The Order of Joy

Beyond the Cultural Politics of Enjoyment

By Scott Wilson

Subjects: Cultural Studies, Psychoanalysis, Literary Theory, Political Theory
Series: SUNY series in Psychoanalysis and Culture
Paperback : 9780791474501, 206 pages, January 2009
Hardcover : 9780791474495, 206 pages, August 2008

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Table of contents

Part One  Introduction
1. The Structure of the Real
Part Two  Toward Anorganic Joy
2. Trainspotting with Deleuze
3. Exhausting Joy
Part Three  Joyful Immanence (There Is No Other)
4. Order of Intimacy
5. Return to Zero
Part Four  Event

6. Surprised by Joy
7. Joy’s Laughter
Part Five  a-Life
8. Becoming Barely Virtual


Provocative exploration of a new concept of “joy” within psychoanalytic and cultural studies.


This provocative book introduces a new concept of "joy" within psychoanalytic and cultural studies that provides a different way of understanding the structures of affect produced by shifts in contemporary culture and economy. In so doing, the author offers a radically refigured Lacanianism that is developed through a critical reading of Deleuze.

Scott Wilson is Reader in Cultural Theory at Lancaster University in England. He is the author of several books, including Bataille (coauthored with Fred Botting).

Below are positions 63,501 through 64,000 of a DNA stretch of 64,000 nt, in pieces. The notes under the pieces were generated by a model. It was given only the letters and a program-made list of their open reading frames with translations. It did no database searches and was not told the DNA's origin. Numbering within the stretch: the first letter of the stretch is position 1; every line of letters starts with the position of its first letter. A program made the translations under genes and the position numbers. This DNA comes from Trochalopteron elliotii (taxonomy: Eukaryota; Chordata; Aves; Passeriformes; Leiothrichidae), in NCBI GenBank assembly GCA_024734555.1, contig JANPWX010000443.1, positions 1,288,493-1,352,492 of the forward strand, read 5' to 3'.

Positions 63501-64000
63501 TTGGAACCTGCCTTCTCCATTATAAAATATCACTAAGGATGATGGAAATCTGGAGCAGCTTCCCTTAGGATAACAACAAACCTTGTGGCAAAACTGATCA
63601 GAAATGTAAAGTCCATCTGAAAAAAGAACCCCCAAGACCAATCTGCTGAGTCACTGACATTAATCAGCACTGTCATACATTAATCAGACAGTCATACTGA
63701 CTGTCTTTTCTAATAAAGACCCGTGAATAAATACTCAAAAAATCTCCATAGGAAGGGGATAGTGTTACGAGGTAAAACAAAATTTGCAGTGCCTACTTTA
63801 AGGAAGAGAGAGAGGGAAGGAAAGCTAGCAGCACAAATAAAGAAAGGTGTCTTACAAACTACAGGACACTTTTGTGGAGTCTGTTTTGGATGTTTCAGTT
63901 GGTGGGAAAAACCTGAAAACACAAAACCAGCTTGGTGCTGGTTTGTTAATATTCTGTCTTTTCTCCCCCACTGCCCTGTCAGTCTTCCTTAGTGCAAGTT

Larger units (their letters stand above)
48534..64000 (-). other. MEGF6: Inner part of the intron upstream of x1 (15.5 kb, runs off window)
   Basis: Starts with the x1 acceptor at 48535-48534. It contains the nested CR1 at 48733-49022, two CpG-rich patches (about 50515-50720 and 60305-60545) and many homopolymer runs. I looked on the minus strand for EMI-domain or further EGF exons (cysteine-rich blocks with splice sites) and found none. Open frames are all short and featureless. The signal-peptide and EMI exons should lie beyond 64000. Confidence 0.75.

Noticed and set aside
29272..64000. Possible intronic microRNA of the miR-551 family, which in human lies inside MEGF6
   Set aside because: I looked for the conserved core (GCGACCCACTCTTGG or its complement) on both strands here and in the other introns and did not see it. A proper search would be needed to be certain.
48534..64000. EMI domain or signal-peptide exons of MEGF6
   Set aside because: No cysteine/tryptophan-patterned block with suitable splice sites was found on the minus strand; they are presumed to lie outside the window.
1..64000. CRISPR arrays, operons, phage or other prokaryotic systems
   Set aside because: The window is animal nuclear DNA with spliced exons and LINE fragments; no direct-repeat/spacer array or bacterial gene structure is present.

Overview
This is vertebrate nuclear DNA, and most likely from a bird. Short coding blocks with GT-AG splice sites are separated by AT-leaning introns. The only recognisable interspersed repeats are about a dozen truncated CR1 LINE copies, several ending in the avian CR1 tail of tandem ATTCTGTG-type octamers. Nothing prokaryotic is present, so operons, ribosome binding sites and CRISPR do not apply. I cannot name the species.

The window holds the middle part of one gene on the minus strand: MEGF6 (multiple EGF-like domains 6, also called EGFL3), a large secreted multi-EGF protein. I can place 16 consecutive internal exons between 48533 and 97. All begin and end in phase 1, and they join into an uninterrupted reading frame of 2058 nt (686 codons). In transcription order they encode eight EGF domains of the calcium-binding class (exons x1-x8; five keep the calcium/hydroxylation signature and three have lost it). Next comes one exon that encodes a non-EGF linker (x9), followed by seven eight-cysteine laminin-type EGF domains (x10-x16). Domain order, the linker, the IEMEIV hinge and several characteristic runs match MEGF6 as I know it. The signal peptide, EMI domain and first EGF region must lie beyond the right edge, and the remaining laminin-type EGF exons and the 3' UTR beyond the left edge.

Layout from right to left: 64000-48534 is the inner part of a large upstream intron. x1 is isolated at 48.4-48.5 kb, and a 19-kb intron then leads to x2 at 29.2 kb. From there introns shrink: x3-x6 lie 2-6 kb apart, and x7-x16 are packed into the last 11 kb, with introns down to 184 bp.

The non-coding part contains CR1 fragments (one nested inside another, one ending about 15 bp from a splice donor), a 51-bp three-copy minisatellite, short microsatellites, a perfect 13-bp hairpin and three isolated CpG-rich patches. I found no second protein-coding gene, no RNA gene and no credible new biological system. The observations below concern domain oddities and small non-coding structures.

"One of the most exciting, provocative, and creative theoretical works in psychoanalysis and cultural studies today. Scott Wilson elaborates a wholly original idea, the treatment of 'joy' as an 'arche-concept' radically de-territorialized and freed from the orthodoxies of Lacanian jouissance or Barthesian pleasure, now able to 'hook up' with practically every relevant theorist who could have something to contribute to an analysis of global consumer capitalism. This is a unique work that raises central questions for media theory, political theory, literary and film studies, and psychoanalysis. It provides a compelling alternative to the hegemony of Zðizûek in cultural studies." — Diane Rubenstein, author of This Is Not a President: Sense, Nonsense, and the American Political Imaginary

"Wilson's insightful argument is buttressed not only by his deft treatment of theory taken from works by Deleuze, Foucault, Lacan, and others but also by a host of diverse and striking examples drawn from popular culture. References from the music of Iggy Pop, to the films Trainspotting, Memento, and Fight Club, to the phenomena of heroin addiction and anorexia, and to television programs such as The Office serve to sharpen his argument and illustrate it convincingly." — Leslie Anne Boldt-Irons, editor of On Bataille: Critical Essays